Book Review

Book Review: The High King’s Tomb (Green Rider #3) by Kristen Britain

Rating: ☆☆☆☆☆
Audience: High Fantasy
Length: 680 pages
Author: Kristen Britain
Publisher: DAW
Release Date: November 1st, 2007
Image & Other Reviews on: Goodreads

BOOK SUMMARY:

For Karigan G’ladheon, the call of magic in her blood is too strong to resist. Karigan returns to the Green Riders, the magical messengers of the king, to find she’s badly needed. Rider magic has become unstable, many Riders have been lost, and the Rider corps is seriously threatened. The timing couldn’t be worse. An ancient evil, long dormant, has reawakened, and the world is in peril. Karigan must face deadly danger and complex magic to save the kingdom from certain doom.

BEST [YET].

Didn’t realize that this would almost bring me to tears by the end. OH STAR CROSSED LOVERS. Such a tensely filled trope.

I love Karigan! She is strong and incredibly in tune with things around her. I like how she takes on danger and takes down opponents. But also, that Karigan is filled with flaws and is continually practicing at things she struggles with. I love a nuanced character you truly want to cheer for.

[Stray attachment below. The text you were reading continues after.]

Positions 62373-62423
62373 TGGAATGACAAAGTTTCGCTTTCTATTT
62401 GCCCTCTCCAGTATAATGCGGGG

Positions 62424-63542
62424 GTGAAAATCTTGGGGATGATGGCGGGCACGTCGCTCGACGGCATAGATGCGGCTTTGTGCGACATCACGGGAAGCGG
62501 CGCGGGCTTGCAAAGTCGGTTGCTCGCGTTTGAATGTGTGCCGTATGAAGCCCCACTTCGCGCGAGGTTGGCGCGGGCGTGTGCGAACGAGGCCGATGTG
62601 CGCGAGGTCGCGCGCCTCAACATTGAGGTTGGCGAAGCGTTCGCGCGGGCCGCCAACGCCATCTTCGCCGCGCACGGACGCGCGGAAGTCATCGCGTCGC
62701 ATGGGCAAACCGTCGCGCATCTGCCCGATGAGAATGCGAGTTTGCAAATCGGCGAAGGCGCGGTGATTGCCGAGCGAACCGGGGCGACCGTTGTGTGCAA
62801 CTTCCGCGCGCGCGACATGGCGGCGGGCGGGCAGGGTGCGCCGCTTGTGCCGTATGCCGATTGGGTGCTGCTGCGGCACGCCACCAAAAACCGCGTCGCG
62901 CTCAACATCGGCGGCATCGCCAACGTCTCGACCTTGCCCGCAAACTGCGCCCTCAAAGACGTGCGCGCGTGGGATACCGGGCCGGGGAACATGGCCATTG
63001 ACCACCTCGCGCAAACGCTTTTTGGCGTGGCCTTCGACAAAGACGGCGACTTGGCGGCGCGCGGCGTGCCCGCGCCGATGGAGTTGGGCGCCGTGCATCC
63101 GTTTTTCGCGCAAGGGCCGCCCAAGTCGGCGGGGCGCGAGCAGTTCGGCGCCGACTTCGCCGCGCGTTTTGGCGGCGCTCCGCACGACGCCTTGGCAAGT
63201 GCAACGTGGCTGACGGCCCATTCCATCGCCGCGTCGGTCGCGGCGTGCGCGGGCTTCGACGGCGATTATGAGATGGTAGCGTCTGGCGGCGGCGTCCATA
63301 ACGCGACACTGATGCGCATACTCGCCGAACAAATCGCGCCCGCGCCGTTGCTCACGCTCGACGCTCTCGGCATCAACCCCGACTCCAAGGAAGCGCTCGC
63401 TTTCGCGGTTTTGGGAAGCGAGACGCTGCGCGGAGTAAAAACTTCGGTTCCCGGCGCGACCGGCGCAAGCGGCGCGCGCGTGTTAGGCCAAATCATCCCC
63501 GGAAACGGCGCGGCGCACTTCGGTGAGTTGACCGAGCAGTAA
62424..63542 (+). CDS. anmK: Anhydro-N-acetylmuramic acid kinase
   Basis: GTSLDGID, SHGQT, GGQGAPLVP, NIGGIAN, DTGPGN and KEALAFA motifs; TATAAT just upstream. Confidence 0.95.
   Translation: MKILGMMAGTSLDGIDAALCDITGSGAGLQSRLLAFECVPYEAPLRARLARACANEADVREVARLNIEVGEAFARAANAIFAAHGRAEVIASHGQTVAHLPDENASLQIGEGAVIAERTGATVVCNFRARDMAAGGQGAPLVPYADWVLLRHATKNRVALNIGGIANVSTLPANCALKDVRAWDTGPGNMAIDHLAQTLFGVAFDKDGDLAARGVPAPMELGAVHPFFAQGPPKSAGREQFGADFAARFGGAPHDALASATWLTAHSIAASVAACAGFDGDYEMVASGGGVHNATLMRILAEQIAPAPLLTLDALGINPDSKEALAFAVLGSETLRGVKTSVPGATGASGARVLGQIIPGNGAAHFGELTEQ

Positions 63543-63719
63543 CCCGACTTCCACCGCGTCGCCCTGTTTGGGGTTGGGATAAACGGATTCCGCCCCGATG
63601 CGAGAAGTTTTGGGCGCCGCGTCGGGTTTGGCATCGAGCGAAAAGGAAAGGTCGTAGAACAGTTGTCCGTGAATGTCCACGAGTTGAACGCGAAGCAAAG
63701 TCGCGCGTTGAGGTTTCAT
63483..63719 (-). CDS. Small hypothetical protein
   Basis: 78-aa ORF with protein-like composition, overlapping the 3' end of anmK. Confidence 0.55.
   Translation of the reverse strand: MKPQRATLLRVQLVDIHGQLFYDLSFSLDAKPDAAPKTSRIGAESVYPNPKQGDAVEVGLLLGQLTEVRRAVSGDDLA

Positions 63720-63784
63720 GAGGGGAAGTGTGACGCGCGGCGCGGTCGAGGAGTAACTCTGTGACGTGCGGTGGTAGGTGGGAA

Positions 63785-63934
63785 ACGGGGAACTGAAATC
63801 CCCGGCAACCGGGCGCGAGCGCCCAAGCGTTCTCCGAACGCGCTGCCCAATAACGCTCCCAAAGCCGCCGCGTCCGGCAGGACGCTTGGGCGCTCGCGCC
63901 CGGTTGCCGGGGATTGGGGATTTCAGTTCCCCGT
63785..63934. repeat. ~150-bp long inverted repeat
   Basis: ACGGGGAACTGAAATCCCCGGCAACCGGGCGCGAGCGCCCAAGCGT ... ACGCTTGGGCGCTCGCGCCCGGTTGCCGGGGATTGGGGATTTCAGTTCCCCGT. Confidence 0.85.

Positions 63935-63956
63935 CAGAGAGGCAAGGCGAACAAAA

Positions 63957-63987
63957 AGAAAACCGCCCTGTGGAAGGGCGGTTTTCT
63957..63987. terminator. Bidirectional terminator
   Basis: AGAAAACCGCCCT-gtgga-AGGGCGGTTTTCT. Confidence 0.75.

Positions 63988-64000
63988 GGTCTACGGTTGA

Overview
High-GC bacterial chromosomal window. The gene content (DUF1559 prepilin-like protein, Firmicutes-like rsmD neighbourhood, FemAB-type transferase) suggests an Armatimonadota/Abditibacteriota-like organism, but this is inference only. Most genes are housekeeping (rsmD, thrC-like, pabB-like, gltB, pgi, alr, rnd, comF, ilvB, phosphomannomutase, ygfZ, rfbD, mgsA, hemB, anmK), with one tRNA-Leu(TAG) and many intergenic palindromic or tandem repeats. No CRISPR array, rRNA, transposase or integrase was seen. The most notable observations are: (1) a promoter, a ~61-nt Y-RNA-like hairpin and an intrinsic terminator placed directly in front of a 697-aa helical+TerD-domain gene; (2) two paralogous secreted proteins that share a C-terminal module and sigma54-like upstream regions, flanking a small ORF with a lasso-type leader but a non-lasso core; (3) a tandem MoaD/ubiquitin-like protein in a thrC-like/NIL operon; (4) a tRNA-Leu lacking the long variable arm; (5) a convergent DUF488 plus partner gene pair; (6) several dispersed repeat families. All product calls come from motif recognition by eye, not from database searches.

The romance is definitely not at the forefront of this story, but we all know I love a good dash and this is no exception. Karigan and Spoiler might run me absolutely ragged by the end of this series. WE’LL SEE.

Once again the audio book is amazing. I feel attached to many of the characters and love the every changing points-of-view that provide different angles to this very large plot. Some questions were answered and more were added. A new favorite for this series for me and I can’t wait to read the next book!

Overall audience notes:

  • High fantasy
  • Language: very little
  • Violence: physical and magical altercations; blood depiction